Niche separation in Varecia variegata rubra and Eulemur fulvus albifrons: I. Interspecific patterns.
American Journal of Physical Anthropology 112 (3): 411-431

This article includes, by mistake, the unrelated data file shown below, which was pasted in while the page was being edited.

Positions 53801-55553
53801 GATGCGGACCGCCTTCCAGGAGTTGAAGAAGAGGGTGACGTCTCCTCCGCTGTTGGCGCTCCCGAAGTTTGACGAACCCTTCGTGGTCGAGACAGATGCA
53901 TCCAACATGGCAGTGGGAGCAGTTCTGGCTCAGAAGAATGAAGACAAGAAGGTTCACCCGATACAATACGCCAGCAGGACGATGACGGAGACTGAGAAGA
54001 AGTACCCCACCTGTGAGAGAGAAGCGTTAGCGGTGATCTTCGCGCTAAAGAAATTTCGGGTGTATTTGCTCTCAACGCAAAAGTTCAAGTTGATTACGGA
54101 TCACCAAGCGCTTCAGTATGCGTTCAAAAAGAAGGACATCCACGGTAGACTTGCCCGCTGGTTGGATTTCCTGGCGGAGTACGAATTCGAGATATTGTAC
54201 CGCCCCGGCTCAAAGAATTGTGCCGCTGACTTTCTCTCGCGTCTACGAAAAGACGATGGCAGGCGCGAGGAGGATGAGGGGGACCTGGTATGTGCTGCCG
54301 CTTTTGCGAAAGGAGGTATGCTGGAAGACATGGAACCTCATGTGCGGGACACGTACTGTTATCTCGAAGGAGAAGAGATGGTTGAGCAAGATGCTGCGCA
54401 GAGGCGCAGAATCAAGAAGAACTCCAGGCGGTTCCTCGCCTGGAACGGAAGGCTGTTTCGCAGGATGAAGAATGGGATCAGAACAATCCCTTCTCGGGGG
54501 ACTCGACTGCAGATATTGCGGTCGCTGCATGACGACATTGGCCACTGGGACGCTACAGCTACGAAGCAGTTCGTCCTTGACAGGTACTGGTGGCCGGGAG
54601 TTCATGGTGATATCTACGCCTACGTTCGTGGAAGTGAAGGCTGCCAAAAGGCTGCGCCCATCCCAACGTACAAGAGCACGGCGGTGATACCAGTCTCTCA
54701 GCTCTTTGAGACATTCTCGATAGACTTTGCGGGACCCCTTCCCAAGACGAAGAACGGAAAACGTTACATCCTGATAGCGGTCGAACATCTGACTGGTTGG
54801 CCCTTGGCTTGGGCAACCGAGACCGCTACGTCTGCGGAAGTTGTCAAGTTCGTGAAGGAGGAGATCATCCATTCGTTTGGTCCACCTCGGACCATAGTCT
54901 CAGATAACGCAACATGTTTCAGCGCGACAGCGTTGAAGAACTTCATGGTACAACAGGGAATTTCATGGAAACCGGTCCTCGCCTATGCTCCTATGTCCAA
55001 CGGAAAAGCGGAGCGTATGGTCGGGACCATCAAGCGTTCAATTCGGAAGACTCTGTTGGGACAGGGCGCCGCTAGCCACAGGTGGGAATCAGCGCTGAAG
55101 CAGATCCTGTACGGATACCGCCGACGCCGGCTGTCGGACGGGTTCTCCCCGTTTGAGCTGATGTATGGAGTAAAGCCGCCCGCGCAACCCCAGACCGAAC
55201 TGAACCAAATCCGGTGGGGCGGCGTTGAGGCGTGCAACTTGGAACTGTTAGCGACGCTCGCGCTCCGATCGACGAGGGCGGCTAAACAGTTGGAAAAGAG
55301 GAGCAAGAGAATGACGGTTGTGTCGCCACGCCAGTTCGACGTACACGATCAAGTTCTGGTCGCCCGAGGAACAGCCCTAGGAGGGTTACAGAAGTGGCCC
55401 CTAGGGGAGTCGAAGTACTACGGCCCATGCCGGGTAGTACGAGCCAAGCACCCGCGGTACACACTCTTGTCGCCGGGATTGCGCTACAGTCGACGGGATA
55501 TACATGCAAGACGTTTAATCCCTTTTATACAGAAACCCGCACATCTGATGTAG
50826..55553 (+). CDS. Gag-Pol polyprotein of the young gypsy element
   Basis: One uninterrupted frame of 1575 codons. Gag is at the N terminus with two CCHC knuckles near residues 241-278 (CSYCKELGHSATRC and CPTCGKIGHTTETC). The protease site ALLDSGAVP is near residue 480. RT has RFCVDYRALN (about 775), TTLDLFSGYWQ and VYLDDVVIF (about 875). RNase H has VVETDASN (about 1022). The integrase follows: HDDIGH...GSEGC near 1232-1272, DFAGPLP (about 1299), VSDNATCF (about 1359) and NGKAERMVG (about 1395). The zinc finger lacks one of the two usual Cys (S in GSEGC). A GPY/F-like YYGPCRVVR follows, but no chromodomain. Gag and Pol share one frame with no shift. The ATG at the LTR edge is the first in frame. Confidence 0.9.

Niche separation was documented in a year‐long study of Varecia variegata rubra and Eulemur fulvus albifrons on the Masoala Peninsula, Madagascar. Feeding trees were measured, and diet, forest height, and forest site were recorded at 5‐min time points on focal animals. For time point data, multivariate and bivariate analysis of frequencies was employed to examine how niche dimensions vary between species according to sex, season, and reproductive stage. V. v. rubra feeds in larger trees than E. f. albifrons. V. v. rubra has a diet consisting mainly of fruit, whereas E. f. albifrons has a more varied diet. V. v. rubra ranges mainly above 15 m in tree crowns, whereas E. f. albifrons ranges mainly below 15 m in a wide array of forest sites. Both species are largely frugivorous, but they harvest fruit in different‐sized trees, in different quantities, and in different forest strata. Niche partitioning varies in tandem with seasonal shifts in climate and food availability and with reproductive stages. Seasonal shifts in forest site and forest height use are largely attributed to species‐specific tactics for behavioral thermoregulation and predator avoidance. The diet of E. f. albifrons is diverse whether examined by season or reproductive stage. However, females of both species diversify their diets with more low‐fiber protein than males during gestation, lactation, and the hot seasons. This pattern is most pronounced for V. v. rubra females and may be directly attributed to high energetic investment in reproduction. These results suggest that niche partitioning may be driven more by the energetic requirements of reproductive females than males.